On many occasions we have discussed the concentration of strength among a handful of names driving much of the SPX and the NDX’s ytd performance. For instance the top 20 weighted names in the SPX account for almost 35% of the entire index of 500’s weight. A few of the largest companies in the world (AAPL, XOM, GE) are single-handily dragging up the broad market.
Proctor and Gamble is one of these sort of “Zombie” bellwether stocks that has not participated in the SPX’s 11.5% ytd to rally, despite being the index’s 8th largest weighted stock. Before Pershing Square’s Bill Ackman took a $2billion stake in the consumer products maker in mid July, the stock was down about 10% on the year after recording 2 consecutive earnings disappointments on the heals of weak sales overseas.
In fact, in 2011, PG only got about 39% of their sales from North America, as the company has set their sites on emerging markets as their primary growth engine. Investors this year have flocked to seemingly defensive companies likes PG with their solid balance sheets and healthy dividend yield. The problems I see with this trade are first it is crowded, and second investors are less focused on fundamentals and more so on yield. At some point in the near future, investors may soon be disappointed with stimulus efforts as they realize once and for all that they don’t stimulate growth, and re-evaluate some of these no growth holdings.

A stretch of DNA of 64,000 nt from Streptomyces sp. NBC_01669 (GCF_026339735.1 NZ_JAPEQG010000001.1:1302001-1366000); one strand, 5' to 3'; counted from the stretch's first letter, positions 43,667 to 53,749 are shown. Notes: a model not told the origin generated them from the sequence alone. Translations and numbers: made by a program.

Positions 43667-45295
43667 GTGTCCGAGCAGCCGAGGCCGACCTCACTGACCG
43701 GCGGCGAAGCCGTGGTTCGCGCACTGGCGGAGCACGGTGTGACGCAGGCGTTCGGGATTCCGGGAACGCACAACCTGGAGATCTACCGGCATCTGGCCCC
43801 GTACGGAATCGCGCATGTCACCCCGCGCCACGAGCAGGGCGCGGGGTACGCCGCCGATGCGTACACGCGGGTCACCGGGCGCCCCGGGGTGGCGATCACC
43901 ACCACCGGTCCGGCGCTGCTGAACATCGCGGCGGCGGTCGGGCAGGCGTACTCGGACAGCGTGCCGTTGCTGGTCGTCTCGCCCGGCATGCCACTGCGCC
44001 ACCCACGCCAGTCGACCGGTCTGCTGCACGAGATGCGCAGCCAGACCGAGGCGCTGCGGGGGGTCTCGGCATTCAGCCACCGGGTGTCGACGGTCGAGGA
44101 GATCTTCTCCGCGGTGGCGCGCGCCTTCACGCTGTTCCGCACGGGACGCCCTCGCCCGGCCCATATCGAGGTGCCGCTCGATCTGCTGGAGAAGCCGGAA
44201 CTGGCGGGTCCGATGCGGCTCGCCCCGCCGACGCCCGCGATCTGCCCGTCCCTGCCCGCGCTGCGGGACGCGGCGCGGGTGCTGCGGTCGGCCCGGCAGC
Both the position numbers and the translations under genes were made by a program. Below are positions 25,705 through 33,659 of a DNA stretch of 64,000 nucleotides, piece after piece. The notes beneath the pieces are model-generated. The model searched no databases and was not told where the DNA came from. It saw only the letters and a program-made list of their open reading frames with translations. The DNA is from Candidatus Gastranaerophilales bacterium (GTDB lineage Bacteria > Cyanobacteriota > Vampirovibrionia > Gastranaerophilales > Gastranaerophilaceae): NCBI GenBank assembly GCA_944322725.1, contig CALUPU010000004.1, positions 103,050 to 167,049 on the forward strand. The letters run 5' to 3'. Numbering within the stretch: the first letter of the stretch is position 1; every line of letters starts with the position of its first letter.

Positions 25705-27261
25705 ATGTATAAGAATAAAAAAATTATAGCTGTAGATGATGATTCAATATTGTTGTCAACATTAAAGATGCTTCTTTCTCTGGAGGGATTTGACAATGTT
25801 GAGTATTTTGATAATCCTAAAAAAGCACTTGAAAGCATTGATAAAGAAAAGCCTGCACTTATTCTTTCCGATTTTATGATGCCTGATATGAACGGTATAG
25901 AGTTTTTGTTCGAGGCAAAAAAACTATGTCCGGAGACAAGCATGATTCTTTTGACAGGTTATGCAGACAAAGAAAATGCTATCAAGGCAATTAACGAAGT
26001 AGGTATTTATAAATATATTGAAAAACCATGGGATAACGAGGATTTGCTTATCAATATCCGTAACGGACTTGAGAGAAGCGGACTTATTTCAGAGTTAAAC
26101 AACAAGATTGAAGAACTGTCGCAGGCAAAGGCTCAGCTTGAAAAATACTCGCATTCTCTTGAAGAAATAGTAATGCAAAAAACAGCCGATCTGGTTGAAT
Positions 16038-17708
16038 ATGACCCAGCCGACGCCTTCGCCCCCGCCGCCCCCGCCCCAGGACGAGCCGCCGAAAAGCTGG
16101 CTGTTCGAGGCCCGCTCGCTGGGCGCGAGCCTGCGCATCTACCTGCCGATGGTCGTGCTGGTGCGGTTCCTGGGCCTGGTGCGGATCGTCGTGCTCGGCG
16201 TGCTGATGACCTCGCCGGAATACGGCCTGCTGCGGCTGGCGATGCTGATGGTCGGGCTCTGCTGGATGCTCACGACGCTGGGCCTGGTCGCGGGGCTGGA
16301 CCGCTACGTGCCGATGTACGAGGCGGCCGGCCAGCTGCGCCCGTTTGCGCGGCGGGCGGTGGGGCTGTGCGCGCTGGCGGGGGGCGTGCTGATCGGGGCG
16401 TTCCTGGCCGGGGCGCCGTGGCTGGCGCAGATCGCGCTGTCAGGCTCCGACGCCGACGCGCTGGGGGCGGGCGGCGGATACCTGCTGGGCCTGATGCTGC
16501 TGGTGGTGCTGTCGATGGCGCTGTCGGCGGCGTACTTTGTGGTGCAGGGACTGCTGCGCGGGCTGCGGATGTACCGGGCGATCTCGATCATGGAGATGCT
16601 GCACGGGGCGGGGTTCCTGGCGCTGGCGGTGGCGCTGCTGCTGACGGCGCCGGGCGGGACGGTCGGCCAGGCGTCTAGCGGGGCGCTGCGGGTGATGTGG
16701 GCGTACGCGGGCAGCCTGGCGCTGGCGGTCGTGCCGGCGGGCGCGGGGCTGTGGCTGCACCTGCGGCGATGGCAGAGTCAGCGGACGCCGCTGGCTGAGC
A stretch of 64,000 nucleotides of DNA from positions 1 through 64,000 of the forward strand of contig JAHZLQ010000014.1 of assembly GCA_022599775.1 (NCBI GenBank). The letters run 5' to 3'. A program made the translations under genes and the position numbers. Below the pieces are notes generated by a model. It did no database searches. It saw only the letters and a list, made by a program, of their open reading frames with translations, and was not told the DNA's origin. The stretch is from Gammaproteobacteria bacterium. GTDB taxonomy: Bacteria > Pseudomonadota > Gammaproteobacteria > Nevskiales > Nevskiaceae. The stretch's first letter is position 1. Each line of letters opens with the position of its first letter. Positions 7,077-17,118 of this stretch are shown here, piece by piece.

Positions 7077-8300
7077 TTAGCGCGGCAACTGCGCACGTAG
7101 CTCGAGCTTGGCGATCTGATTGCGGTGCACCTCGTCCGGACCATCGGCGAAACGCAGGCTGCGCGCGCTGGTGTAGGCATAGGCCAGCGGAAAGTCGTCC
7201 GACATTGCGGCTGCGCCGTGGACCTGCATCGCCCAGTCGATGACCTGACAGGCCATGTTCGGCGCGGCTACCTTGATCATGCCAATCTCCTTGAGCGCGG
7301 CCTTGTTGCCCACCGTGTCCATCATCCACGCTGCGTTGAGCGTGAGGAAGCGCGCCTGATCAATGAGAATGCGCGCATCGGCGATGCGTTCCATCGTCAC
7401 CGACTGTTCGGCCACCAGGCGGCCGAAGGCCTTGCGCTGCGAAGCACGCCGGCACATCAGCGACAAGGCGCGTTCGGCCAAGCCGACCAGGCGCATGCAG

PG sticks out to me like a sore thumb, as analysts only expect the company to grow earnings in the mid single digits and sales in the low single digits for the next few years, while the stock trades at more than 17x this year and next’s earnings estimates.
As mentioned above, the stock has massively under-performed and while it is less than 1% from the 52 week highs made in March it is only up 1% on the year. If the market breaks out to new highs, I expect stocks like PG which offer little by way of earnings growth to continue under-perform, but if we eventually get a pause from QE fever from investors, I would expect the market to trade more on fundamentals and would expect stocks like PG to still under-perform. I just don’t buy the fact that an activist like Ackman can effect too much meaningful change in a $185billion market cap company. I want to fade this recent strength and set up for the 3 rd consecutive earnings disappointment in late Oct.
TRADE: PG ($67.38) Bought Jan13 65/60 Put Spread for 1.15
-Bought 1 Jan 65 Put for 1.88
-Sold 1 Jan 60 Put at .73
Break-Even on Jan13 Expiration:
-Profits btwn 63.85 and 60 of up to 3.85, max gain of 3.85 at 60 or below.
-Losses of up to 1.15 btwn 63.85 and 65, with max loss of 1.15 at 65 or higher.